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Title - 'Black Beauty: Deluxe Edition' (High Moon Records)
Artist - Love

Finally, after all the years waiting for a non-bootleg sounding release of the link between Love's Forever Changes sounds to the harder edged R&B guitar of Arthur Lee's later releases, the label High Moon Records has delivered this deluxe edition.

It is quite the high-quality package, to say the least! It comes in a Deluxe-Hard Bound eco-book, with an excellent 64 page full-color annotated book with many never before seen photos, as well as an insightful essay by Mr. Ben Edmunds, which features an all new enlightening interview with the late Arthur Lee, who passed in 2006.

It also contains the most revealing interview with Arthur that I have ever heard which contains some jaw-dropping revelations by Lee. The interview was conducted with Steven Rosen from 1974, which was partly published by Rolling Stone Magazine in 1975. The original interview was 90 minutes long, and there are just over 20 minutes of it included here.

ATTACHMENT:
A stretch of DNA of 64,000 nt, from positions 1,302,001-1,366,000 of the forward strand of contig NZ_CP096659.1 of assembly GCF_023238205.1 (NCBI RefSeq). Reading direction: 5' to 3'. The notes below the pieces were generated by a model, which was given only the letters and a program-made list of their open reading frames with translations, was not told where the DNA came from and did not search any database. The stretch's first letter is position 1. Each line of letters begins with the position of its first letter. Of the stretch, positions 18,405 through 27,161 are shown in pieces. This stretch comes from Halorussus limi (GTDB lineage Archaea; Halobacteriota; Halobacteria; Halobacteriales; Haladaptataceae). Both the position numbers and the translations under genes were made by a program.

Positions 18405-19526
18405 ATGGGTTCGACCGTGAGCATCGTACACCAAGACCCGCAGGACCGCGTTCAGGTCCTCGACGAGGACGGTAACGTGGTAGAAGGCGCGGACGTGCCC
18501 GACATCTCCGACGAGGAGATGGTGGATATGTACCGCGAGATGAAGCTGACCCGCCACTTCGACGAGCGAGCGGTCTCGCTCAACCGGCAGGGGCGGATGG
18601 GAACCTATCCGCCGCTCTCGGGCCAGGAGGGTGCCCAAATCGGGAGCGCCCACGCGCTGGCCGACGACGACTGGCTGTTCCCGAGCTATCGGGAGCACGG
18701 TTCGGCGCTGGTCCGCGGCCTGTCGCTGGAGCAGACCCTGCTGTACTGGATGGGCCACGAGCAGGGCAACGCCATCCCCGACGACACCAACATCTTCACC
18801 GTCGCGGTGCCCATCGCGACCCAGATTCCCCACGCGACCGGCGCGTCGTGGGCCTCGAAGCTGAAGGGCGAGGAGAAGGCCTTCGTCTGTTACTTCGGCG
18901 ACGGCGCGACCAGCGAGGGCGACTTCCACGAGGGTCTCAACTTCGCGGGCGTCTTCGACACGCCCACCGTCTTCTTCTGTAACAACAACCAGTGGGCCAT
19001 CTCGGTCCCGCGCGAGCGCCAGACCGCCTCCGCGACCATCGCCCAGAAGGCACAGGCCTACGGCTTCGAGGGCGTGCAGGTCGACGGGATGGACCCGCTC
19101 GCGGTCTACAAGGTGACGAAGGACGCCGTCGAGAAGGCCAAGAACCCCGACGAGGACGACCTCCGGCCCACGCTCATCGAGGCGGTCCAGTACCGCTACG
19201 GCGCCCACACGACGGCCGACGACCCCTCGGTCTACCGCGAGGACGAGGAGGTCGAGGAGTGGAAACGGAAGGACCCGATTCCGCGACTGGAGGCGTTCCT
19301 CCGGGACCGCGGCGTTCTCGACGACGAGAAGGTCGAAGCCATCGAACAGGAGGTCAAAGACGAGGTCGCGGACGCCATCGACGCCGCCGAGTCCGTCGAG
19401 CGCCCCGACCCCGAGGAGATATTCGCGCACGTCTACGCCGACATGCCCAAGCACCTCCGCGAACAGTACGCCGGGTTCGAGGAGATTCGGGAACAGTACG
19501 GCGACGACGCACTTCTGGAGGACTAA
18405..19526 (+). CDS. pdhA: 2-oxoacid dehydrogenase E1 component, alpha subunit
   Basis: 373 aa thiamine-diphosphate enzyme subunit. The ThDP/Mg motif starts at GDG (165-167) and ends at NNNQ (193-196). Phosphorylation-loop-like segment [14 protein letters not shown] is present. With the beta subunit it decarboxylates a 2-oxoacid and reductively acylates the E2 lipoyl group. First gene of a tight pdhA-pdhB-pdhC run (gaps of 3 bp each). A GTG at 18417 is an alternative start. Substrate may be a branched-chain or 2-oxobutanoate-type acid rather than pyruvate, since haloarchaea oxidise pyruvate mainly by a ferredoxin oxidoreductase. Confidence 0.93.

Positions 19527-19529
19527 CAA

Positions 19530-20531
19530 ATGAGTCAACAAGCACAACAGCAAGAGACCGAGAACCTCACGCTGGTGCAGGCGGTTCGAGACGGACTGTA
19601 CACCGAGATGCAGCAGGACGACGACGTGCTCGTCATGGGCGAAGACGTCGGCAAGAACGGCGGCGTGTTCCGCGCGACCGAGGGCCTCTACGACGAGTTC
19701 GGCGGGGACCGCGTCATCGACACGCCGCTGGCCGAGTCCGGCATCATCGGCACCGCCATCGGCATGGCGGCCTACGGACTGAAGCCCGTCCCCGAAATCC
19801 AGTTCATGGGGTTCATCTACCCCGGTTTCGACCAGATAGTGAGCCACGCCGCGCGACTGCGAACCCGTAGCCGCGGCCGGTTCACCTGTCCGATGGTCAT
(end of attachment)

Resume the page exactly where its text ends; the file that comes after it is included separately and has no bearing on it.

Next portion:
Overall, this package contains 15 musical tracks, with a total of nearly 75 minutes, if you include the 20 minute interview. In addition to Arthur Lee, the other band members are Melvin Whittington on lead guitar, Robert Rozelle on bass, and Joe Blocker on drums.

While the 60's incantation of Love was notable for including an integrated mix of musicians, Arthur later wanted an "all-black" band so that he could play a more funky, R&B sound. Thus, the name, Black Beauty notes a more significant meaning, in itself.

The band (Melvan Whittington - guitar/harpsichord, Robert Rozelle - bass, and Joe Blocker - drums/vocals), with a few occasional additional musicians, is as good as any electric guitar based band Lee has used, and better than some he's previously played with. The bass and drums are nothing fancy (which would've been a mistake), but most importantly they create a foundation for Whittington's electric guitar to roam around the songs--accenting Lee's vocals.

Just listen to the guitar and vocal on 'See Myself In You' for a good example of how well everything meshes together. Sure it was a total departure from his earlier work, but that's what music is all about, isn't: Experimentation.